By Minister in the Presidency Jeff Radebe
How does one define a life well lived? Most would point to the accomplishments of an individual or their impact on society. Others may well reflect on the personal attributes of the person or judge their achievements on the strength of the tributes that pour in.
Whatever standard is used, it is undeniable that a life well lived should leave behind a lasting legacy. The death of the Minister of Public Service and Administration, Collins Chabane, who was killed in a car accident, has robbed us of a hard-working and dedicated patriot.
At the time of his untimely death, Minister Chabane was en route from the funeral of Samuel Nxumalo at Magona village outside Malamulele in Limpopo. At the funeral he spoke of the dangers of long distance driving and fatal road accidents. Little did he know that his life and those of his protectors would be tragically taken through a road accident.
These two final acts in the life of Collins Chabane reflect the character of the man. He was a selfless leader who always put others first, and for whom duty to the nation and the people came first.
Like many others his story began in an unassuming manner. He was born in Xikundu Village in Limpopo on 15 April 1960. He attended Shingwedzi High School and in 1977 joined the African National Congress.
After school he registered for a BSc at Turfloop University, but in 1980 he went into exile and spent six years on Robben Island from 1984 to 1990.
He was imprisoned at the same time as fellow freedom fighters like Bheki Cele, Tokyo Sexwale, Kgalema Motlanthe and Mosiuoa Lekota - all key figures in national politics.
While in prison, Collins Chabane obtained his diploma in leadership and management from the Turfloop Graduate School of Leadership under the University of Limpopo. He also had a diploma in management from Esami in Arusha, Tanzania.
After his release from prison, Collins Chabane served as provincial secretary of the ANC in the then Northern Province (Limpopo) for eight years.
After the 1994 elections, he was elected to serve as a member of the first democratic Parliament and served on the constitutional affairs, defence and intelligence committees.
Three years later he was re-deployed to Limpopo Province and became MEC in Premier Ngoako Ramatlhodi's Office. In 1998 he was appointed MEC for the Department of Public Works and leader of government business in the Legislature. One of the highlights of his tenure in Public Works was the establishment of the Road Agency, which was the first institution of its kind to be established in South Africa.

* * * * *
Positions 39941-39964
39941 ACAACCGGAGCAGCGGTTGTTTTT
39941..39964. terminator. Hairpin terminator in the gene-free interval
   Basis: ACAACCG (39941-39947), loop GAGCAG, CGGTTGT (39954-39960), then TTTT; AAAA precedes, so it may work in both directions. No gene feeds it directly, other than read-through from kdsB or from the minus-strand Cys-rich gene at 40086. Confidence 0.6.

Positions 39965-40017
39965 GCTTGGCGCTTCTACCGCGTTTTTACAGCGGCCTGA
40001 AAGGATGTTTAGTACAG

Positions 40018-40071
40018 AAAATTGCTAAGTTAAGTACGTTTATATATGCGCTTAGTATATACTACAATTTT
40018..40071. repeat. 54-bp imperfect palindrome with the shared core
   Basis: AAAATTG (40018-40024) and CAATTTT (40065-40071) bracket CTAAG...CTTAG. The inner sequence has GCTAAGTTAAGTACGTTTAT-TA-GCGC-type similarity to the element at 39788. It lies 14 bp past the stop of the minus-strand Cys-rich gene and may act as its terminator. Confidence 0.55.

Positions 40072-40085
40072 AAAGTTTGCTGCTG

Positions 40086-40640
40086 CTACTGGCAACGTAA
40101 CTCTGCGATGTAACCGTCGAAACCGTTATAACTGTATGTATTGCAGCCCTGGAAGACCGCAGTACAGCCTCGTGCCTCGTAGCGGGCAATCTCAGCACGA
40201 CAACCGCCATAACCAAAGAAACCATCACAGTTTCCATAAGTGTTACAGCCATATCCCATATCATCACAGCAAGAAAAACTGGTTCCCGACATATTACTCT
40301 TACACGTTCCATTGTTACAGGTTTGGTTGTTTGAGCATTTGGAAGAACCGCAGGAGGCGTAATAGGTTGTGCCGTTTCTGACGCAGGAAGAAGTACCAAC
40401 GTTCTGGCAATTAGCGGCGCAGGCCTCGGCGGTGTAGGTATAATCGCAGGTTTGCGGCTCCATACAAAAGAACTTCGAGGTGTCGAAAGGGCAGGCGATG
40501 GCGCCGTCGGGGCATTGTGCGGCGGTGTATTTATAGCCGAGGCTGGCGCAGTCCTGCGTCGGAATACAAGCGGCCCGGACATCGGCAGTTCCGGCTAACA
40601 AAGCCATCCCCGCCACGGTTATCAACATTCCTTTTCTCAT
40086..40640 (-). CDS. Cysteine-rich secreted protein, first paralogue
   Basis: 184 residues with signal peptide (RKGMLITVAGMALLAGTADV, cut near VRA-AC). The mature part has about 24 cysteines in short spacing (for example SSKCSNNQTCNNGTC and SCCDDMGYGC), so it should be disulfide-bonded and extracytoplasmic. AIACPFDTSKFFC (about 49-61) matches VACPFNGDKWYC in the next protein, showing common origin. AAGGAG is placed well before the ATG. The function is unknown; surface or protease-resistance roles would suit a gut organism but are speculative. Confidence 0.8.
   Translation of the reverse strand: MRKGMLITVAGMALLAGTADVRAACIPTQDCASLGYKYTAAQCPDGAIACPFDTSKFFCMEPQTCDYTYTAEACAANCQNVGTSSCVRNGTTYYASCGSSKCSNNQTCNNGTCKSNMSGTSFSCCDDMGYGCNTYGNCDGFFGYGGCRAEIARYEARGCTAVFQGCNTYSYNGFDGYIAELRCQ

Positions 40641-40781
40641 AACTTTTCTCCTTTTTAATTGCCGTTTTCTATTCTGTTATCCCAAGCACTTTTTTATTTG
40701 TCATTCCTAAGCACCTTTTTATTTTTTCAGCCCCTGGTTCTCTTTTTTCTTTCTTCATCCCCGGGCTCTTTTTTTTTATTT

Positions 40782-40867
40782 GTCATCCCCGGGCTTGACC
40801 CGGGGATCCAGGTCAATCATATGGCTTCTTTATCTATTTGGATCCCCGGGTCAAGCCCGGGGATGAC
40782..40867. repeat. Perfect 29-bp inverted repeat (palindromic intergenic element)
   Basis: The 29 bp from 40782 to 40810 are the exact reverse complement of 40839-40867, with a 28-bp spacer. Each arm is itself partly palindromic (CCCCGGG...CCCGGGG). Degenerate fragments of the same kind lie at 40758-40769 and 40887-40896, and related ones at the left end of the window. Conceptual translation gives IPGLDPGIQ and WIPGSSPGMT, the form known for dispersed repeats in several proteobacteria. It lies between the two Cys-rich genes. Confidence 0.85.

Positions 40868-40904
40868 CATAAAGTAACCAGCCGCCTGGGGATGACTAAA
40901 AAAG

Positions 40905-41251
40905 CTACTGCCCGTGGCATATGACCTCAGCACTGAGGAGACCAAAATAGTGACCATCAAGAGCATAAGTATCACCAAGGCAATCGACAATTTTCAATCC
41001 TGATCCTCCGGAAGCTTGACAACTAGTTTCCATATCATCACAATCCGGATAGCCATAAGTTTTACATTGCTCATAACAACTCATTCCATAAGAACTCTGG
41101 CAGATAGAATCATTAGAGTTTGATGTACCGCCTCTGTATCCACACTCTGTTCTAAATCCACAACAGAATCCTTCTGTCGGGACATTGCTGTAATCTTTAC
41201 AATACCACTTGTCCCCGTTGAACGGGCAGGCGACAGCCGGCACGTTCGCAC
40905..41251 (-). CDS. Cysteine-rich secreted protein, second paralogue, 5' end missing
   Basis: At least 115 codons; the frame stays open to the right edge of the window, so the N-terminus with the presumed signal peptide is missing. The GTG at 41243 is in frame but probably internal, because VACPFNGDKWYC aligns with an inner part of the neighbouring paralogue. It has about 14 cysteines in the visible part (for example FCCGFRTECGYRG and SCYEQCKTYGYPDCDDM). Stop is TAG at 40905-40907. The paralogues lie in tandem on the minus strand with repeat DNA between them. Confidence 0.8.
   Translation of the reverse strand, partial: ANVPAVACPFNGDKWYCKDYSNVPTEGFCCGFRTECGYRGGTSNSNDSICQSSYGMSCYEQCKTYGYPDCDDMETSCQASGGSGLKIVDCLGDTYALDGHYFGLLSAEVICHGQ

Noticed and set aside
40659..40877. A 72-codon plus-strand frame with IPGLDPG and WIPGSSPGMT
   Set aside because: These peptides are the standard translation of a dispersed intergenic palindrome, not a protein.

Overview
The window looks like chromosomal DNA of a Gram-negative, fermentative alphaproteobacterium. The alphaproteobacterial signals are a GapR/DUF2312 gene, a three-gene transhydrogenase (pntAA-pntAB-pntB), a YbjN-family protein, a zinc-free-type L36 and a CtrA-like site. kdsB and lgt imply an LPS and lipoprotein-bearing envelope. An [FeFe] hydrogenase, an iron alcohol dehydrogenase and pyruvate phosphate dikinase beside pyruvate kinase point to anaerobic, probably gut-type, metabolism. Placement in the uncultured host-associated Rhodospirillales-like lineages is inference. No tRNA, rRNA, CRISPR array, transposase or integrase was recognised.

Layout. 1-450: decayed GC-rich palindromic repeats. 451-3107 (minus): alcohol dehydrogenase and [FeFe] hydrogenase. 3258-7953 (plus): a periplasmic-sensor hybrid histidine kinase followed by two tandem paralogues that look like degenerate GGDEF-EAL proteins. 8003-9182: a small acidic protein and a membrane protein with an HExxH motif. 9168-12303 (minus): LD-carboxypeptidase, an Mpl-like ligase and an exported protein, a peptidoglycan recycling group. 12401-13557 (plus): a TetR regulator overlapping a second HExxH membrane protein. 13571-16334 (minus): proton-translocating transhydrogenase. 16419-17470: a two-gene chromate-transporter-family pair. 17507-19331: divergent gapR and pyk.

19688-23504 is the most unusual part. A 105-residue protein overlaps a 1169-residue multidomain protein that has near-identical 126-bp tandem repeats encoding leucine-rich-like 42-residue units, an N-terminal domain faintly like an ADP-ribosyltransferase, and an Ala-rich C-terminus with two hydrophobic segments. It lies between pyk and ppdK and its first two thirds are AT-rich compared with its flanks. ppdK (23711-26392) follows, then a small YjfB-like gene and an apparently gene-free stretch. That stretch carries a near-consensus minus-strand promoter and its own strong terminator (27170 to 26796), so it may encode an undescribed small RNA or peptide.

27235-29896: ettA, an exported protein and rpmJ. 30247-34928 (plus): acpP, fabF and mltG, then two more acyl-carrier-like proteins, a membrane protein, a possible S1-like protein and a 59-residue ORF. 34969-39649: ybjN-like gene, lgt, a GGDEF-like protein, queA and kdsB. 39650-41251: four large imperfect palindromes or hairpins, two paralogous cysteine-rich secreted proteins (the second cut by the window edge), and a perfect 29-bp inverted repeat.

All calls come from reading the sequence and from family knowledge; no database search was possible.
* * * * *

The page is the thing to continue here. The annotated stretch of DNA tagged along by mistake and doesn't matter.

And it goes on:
In 2005 Minister Chabane was appointed as MEC for Economic Development, Environment and Tourism. He embarked on an international awareness programme on economic opportunities in trade and investment in the tourism, mining and agribusiness sector.
In 2009, he was appointed Minister in the Presidency responsible for Performance Monitoring and Evaluation in President Jacob Zuma's Cabinet. After last May’s general elections, he became the Minister of Public Service and Administration. He was killed at the time when government was engaged in wage negotiations with public sector workers.
Throughout his long career in the public space, Collins Chabane always sought to unify and to provide solutions. He was motivated by an unending quest for excellence and driven to move South Africa forward. Wherever he served he was sure to leave a lasting legacy.
It is sometimes said that in death it is hard to separate the man from the myth. Most people knew Collins Chabane the dedicated and astute politician. Most know the unifier and steadfast civil servant.
However, these are but mere facets of the man. Away from the politics and the public service Collins Chabane was a devoted family man. He is survived by his wife Mavis and two children.
His love for all things musical was cultivated while on Robben Island. While in jail he learned music theory and how to play the harmonica. He shared his love of music with audiences around the country with his Marimba band Movement and recorded two CD’s.
Collins Chabane was never one to shy away from a challenge and used what influence he had to inspire, motivate and change lives. He was at home on the golf course. In 2009 the now annual Collins Chabane Golf Day was launched to raise funds for the Xakani Charity Trust Fund. Various charity organisations have benefited from this initiative.
On stage as a performer, Collins Chabane mesmerised traditional and indigenous music fans with his unique sound. He took the harmonica and mbira, instruments many ignore, and created tantalising sounds that many enjoyed. He shared stages with, among others, Thomas Mapfumo, Sello Galane and Don Laka.
He was truly an accomplished individual - in sporting terms he would be as an all-rounder. His death has robbed the nation of a sterling patriot who still had so much to offer. However, his legacy lives on in government, in his contribution to our political, sporting and cultural lives. He was a giant whose deeds will echo through time.
That his life and that of his two protectors, Sergeant Lesiba Sekele and Sergeant Lawrence Lentsoane, were cut short in a fatal accident on our roads should concern all of us. Far too many lives are lost on our roads. Too many promising legacies are cut short by reckless and negligent driving.
Let us use this tragedy as a rallying point to prevent further road crashes and preventable deaths. Change begins with you and I. Simple individual actions such as obeying the rules of the road, keeping to the speed limit and being courteous to other drivers will mushroom into millions of collective actions across the nation.
We dare not let Collins Chabane’s death be in vain. Together we can make our roads safer.